Actually, this post is about NOT trusting your instincts. If you're using the right data and doing the right calculations, you should generally trust the numbers, rather than your instincts. Most people find that very difficult to do, and if you're able to do it, then you're going to have an edge over your opponents. In the Sporting News Salary Cap Challenge, my calculations told me that Garret Atkins and Alexei Ramirez belong in my lineup. My instincts tell me that both are overrated players going into this season. However, the calculations are able to take things into account that are too subtle for my intuition to factor in - for example, the exact details of the scoring system for the contest format. I don't believe that my instincts are based on something that the calculations can't reflect (for example an injury, or reduced playing time), so I'll follow the numbers and gain an edge that other people might pass up.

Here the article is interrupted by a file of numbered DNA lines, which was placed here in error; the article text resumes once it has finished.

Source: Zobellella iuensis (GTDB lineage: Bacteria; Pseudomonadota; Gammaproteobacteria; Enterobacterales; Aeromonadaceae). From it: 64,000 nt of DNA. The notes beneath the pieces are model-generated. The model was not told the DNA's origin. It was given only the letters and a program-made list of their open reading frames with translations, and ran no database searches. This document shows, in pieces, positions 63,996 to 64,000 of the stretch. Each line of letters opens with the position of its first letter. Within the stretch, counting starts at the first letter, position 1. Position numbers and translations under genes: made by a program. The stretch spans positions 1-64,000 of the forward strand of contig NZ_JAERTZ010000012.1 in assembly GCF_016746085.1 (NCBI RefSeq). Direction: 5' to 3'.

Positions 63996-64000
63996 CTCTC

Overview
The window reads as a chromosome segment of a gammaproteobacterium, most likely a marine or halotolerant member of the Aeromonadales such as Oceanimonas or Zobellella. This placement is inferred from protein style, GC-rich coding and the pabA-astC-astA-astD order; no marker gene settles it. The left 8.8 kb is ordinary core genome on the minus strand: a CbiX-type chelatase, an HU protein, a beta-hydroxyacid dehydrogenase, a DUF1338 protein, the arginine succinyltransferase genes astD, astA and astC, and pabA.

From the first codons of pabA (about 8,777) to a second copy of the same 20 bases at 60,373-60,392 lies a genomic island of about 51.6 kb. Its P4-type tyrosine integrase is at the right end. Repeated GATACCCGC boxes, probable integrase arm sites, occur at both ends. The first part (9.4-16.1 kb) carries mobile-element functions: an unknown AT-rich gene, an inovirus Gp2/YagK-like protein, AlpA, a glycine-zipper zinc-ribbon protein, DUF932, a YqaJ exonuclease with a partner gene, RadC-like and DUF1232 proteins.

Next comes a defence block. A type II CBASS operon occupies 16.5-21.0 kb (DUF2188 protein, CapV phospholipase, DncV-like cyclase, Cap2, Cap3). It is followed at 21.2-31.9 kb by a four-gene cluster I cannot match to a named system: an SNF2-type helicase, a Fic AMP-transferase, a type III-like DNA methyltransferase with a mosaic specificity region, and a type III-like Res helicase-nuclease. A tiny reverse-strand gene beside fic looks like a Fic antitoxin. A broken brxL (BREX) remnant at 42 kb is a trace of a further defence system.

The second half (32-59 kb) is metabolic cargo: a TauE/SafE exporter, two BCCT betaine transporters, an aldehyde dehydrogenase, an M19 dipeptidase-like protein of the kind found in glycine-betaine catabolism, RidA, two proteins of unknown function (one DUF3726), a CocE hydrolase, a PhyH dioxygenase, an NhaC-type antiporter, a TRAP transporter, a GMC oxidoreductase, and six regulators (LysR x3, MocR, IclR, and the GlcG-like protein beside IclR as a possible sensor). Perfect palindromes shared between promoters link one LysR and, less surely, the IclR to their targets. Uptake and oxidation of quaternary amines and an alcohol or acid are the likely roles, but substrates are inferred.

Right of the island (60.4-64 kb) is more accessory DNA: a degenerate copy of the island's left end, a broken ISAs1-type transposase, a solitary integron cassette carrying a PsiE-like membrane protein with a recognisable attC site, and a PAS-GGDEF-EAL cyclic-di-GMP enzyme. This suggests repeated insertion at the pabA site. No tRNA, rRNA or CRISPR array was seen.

Another example of that is in Draftbug, where my instincts told me that the four hitters who have clear advantages at their position today are Sizemore, Wright, V. Martinez, and Kinsler. The numbers confirm Sizemore and Wright, but show that Kinsler actually is a substantially worse pick for today than Pedroia (except that Pedroia may be rained out), and that under Draftbug's scoring system Martinez only has a very small edge on Mike Napoli. As usual, I'll trust the numbers, except where I know they're unaware of something important (like the weather report).